The purpose of the study was to assess the sodium and potassium intake among Hungarian children and adolescents. The study was undertaken to estimate daily sodium and potassium intake by measuring 24-h urinary electrolyte excretion rate in 200 Hungarian children (age 1-18 years). Daily sodium and potassium intake positively correlated with age, body mass index, and systolic blood pressure. As a result of the parallel trend and time course of urinary sodium and potassium excretion the sodium to potassium ratio, the important risk factor for essential hypertension remained practically unchanged with age. We did not find a significant difference in this ratio between hypertensive and normotensive, or obese and non-obese children. Sodium and potassium intake expressed per kilogram body weight decreased steadily with age, but there was no significant difference between boys and girls. When adjustment was made for age and body mass index, using multivariate regression analysis, the systolic blood pressure proved to be independent of urinary sodium excretion and daily potassium intake. Compared with Dietary Reference Intake values, the present study demonstrates that, on average, Hungarian children and adolescents have a diet rich in sodium, and poor in potassium, although during the last 20 years a favourable trend can be detected.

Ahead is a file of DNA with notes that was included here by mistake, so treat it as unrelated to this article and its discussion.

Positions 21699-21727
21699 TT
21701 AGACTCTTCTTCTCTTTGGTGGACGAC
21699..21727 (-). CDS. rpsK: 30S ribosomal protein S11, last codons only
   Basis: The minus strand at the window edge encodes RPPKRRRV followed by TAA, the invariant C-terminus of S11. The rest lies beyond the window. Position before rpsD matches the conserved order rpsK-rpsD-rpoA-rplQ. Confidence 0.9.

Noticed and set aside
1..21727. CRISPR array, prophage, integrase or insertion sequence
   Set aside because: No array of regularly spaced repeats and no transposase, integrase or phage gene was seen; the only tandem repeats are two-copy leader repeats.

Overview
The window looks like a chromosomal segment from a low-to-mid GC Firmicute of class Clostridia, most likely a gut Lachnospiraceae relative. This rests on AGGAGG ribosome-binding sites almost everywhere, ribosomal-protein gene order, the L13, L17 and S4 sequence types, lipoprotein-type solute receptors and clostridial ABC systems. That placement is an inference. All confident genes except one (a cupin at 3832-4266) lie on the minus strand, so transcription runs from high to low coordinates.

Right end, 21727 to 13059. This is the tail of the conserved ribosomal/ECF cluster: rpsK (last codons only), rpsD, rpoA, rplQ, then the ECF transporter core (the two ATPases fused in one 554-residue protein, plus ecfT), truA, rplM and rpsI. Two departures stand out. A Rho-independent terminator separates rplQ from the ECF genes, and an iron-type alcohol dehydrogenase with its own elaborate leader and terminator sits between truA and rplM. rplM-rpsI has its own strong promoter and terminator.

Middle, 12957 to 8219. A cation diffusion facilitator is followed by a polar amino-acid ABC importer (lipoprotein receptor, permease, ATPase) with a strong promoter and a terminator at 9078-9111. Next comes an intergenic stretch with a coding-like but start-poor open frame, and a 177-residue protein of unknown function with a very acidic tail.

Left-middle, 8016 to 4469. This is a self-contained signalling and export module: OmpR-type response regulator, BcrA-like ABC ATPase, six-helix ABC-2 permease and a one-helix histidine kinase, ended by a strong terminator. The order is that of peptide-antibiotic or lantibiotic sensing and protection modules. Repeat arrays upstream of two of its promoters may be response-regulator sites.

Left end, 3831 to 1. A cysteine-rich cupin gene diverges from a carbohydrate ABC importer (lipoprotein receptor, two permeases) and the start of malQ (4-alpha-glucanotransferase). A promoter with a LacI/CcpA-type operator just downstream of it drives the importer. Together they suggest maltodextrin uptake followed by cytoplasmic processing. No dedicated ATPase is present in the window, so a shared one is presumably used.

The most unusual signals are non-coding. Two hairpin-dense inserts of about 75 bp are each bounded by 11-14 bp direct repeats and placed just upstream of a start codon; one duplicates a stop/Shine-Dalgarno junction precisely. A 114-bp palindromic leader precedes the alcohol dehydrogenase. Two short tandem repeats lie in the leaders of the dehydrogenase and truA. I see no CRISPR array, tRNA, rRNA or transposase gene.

ASJC Scopus subject areas
- Food Science